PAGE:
Newest Review: ... this book. The hardback book was published in 2009 and retailed at 18.99 pounds. However this book is available new for 9.64 pounds on Amaz... more
Lustrum, well written fiction title about Roman times
Lustrum - Robert Harris
Member Name: julwhite
Lustrum - Robert Harris
Advantages: Comparisons with modern day politics fascinating
Disadvantages: May not appeal to everyone
This review is for the book "Lustrum" by Robert Harris. The book is the sequel to Imperium, but can be read separately, and is the second in the series of three titles, the third of which is expected to be published in late 2010.
Robert Harris is an author specialising in political and historical fiction, and this book is no different, merging the two concepts together. The book is set in Roman times, around the 63 BC period. The book focuses on the character of Cicero, who is the Consul of Rome. He obtained this position in the previous book in the series, and this book starts off from his taking over office.
In terms of prices, there are a range of options for anyone wanting to purchase this book. The hardback book was published in 2009 and retailed at 18.99 pounds. However this book is available new for 9.64 pounds on Amazon at the time of writing, and if you are happy with a second hand copy, can be purchased for around eight pounds including postage from sites such as eBay and Amazon.
I found the book to be fast flowing and well written. I've noticed that some people have been able to make slight complaint about the historical accuracy of the title, but I found it to be well researched and wouldn't have noticed any differences (not that I'm an expert in Roman history!). The book is absorbing and interesting, and is readable on its own without reading the prequel to the title.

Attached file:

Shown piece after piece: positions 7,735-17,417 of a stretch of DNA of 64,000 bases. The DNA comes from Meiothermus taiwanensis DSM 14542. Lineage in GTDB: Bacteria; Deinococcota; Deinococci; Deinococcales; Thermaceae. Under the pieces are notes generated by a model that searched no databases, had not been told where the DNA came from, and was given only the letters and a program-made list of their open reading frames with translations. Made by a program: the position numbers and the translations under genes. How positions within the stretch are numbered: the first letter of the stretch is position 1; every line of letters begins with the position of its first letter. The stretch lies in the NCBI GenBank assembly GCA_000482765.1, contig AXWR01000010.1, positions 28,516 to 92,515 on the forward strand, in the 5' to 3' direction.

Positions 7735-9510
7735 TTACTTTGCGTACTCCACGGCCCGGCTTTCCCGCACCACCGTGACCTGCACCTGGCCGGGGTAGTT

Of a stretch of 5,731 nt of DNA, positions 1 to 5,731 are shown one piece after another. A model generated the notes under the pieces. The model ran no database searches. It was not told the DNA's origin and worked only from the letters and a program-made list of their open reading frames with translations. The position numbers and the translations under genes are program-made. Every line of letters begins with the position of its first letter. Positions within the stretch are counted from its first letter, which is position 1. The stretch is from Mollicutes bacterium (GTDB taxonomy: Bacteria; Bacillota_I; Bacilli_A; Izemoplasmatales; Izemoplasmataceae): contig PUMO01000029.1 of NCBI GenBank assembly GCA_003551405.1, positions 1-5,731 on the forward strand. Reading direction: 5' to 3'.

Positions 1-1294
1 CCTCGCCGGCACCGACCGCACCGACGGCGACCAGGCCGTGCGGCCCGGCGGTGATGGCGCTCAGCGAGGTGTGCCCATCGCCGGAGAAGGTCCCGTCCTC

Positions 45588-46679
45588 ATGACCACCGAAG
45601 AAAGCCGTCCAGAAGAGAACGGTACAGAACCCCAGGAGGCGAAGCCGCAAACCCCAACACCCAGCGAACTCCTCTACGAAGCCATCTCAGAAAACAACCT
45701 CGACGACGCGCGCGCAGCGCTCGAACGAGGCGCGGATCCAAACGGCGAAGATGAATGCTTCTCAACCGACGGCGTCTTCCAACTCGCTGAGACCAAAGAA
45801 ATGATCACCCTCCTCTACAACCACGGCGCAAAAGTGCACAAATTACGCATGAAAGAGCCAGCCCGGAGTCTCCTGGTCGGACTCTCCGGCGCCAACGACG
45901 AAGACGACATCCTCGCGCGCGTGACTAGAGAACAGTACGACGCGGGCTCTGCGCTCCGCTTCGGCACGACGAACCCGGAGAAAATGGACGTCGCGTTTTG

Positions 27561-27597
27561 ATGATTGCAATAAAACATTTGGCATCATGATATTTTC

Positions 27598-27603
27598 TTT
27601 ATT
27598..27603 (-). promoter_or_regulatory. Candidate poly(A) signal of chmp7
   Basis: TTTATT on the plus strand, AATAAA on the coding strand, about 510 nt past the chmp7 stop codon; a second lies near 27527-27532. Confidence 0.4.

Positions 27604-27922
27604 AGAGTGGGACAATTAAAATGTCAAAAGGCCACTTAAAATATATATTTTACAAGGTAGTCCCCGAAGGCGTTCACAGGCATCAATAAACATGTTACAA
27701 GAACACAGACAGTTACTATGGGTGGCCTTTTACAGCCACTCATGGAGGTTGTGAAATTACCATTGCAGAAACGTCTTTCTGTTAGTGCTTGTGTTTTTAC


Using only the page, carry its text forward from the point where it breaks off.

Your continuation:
The book is written from the perspective of Cicero's secretary, effectively a slave, Tiro. This is a real character who really existed and who did actually write a biography of Cicero. I liked the writing of events from Tiro's point of view, it made it easier to watch the politics in the book develop, and watch as Cicero was about to handle the various decisions and challenges which he faced.
I don't think it stretches reality too much to suggest that the book was partly written to comment on modern day political situations. Whatever period of history you read about, there are surprising comparisons with the reality of political life, and this book is no different, and indeed, the parallels are often not that subtle, especially with respect to the expenses issue which is raised in the book. It also looks how different figures believe they should be treated and respected by the "average" person.
Recently published, in early 2010, is the large paperback version of the book. This costs 12.99 pounds, but is available new for £6.38 from Amazon at the time of writing. If you can wait until July 2010 (or are reading this afterwards!) then you can buy the standard sized paperback version, which will retail at 7.99 pounds, but is available on pre-order from Amazon for 5.99 pounds.
I haven't yet read the first book in the series, Imperium, but will do so now, and look forward to the third in the series. As the book has just been released, the book can't be obtained for the usual cheap prices that second hand books often go for on eBay and Amazon, but in my mind, if you like books which are based in politics and history, give this one a try!
Summary: If you like books which mix history and politics, try this!